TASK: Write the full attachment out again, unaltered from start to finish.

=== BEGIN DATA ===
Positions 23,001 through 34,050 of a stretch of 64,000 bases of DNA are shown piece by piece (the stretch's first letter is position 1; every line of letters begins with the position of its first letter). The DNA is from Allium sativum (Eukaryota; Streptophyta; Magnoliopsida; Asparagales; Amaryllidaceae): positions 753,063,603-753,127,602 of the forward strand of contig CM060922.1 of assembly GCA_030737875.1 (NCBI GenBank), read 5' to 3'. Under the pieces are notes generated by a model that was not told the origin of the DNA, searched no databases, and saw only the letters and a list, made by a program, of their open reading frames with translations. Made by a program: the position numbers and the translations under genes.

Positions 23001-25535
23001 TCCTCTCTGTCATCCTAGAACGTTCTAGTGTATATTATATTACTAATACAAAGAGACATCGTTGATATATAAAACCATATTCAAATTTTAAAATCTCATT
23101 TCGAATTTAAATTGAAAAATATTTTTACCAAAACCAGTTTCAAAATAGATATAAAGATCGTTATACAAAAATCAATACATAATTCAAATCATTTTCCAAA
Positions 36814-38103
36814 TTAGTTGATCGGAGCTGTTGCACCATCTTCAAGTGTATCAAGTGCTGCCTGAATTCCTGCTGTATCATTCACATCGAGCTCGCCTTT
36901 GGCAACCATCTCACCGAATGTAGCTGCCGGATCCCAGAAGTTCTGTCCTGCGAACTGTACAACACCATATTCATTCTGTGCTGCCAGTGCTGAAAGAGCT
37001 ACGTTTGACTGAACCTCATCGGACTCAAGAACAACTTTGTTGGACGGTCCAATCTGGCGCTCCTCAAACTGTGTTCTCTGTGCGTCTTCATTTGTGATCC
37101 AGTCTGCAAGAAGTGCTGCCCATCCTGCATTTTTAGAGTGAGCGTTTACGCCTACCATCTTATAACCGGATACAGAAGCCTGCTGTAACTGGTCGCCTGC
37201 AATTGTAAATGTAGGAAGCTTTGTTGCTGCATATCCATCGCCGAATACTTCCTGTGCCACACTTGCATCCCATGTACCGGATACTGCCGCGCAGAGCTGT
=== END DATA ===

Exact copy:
Positions 23,001 through 34,050 of a stretch of 64,000 bases of DNA are shown piece by piece (the stretch's first letter is position 1; every line of letters begins with the position of its first letter). The DNA is from Allium sativum (Eukaryota; Streptophyta; Magnoliopsida; Asparagales; Amaryllidaceae): positions 753,063,603-753,127,602 of the forward strand of contig CM060922.1 of assembly GCA_030737875.1 (NCBI GenBank), read 5' to 3'. Under the pieces are notes generated by a model that was not told the origin of the DNA, searched no databases, and saw only the letters and a list, made by a program, of their open reading frames with translations. Made by a program: the position numbers and the translations under genes.

Positions 23001-25535
23001 TCCTCTCTGTCATCCTAGAACGTTCTAGTGTATATTATATTACTAATACAAAGAGACATCGTTGATATATAAAACCATATTCAAATTTTAAAATCTCATT
23101 TCGAATTTAAATTGAAAAATATTTTTACCAAAACCAGTTTCAAAATAGATATAAAGATCGTTATACAAAAATCAATACATAATTCAAATCATTTTCCAAA
Positions 36814-38103
36814 TTAGTTGATCGGAGCTGTTGCACCATCTTCAAGTGTATCAAGTGCTGCCTGAATTCCTGCTGTATCATTCACATCGAGCTCGCCTTT
36901 GGCAACCATCTCACCGAATGTAGCTGCCGGATCCCAGAAGTTCTGTCCTGCGAACTGTACAACACCATATTCATTCTGTGCTGCCAGTGCTGAAAGAGCT
37001 ACGTTTGACTGAACCTCATCGGACTCAAGAACAACTTTGTTGGACGGTCCAATCTGGCGCTCCTCAAACTGTGTTCTCTGTGCGTCTTCATTTGTGATCC
37101 AGTCTGCAAGAAGTGCTGCCCATCCTGCATTTTTAGAGTGAGCGTTTACGCCTACCATCTTATAACCGGATACAGAAGCCTGCTGTAACTGGTCGCCTGC
37201 AATTGTAAATGTAGGAAGCTTTGTTGCTGCATATCCATCGCCGAATACTTCCTGTGCCACACTTGCATCCCATGTACCGGATACTGCCGCGCAGAGCTGT